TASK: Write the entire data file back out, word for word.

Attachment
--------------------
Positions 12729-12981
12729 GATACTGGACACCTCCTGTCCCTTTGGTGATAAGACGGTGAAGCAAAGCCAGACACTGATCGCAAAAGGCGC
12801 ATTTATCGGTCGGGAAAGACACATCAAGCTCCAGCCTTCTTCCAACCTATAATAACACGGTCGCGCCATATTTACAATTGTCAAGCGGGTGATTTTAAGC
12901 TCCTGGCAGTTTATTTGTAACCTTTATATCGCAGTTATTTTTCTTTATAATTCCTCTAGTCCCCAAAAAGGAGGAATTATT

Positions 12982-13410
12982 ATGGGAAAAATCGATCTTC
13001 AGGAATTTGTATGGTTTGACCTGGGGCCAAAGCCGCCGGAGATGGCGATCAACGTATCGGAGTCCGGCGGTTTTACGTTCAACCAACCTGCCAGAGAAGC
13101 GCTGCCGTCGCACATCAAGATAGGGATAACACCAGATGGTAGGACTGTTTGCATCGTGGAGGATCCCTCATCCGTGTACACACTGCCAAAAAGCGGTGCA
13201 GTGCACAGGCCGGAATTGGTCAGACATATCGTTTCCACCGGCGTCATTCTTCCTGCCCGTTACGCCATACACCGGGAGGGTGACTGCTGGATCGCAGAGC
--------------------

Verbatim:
Positions 12729-12981
12729 GATACTGGACACCTCCTGTCCCTTTGGTGATAAGACGGTGAAGCAAAGCCAGACACTGATCGCAAAAGGCGC
12801 ATTTATCGGTCGGGAAAGACACATCAAGCTCCAGCCTTCTTCCAACCTATAATAACACGGTCGCGCCATATTTACAATTGTCAAGCGGGTGATTTTAAGC
12901 TCCTGGCAGTTTATTTGTAACCTTTATATCGCAGTTATTTTTCTTTATAATTCCTCTAGTCCCCAAAAAGGAGGAATTATT

Positions 12982-13410
12982 ATGGGAAAAATCGATCTTC
13001 AGGAATTTGTATGGTTTGACCTGGGGCCAAAGCCGCCGGAGATGGCGATCAACGTATCGGAGTCCGGCGGTTTTACGTTCAACCAACCTGCCAGAGAAGC
13101 GCTGCCGTCGCACATCAAGATAGGGATAACACCAGATGGTAGGACTGTTTGCATCGTGGAGGATCCCTCATCCGTGTACACACTGCCAAAAAGCGGTGCA
13201 GTGCACAGGCCGGAATTGGTCAGACATATCGTTTCCACCGGCGTCATTCTTCCTGCCCGTTACGCCATACACCGGGAGGGTGACTGCTGGATCGCAGAGC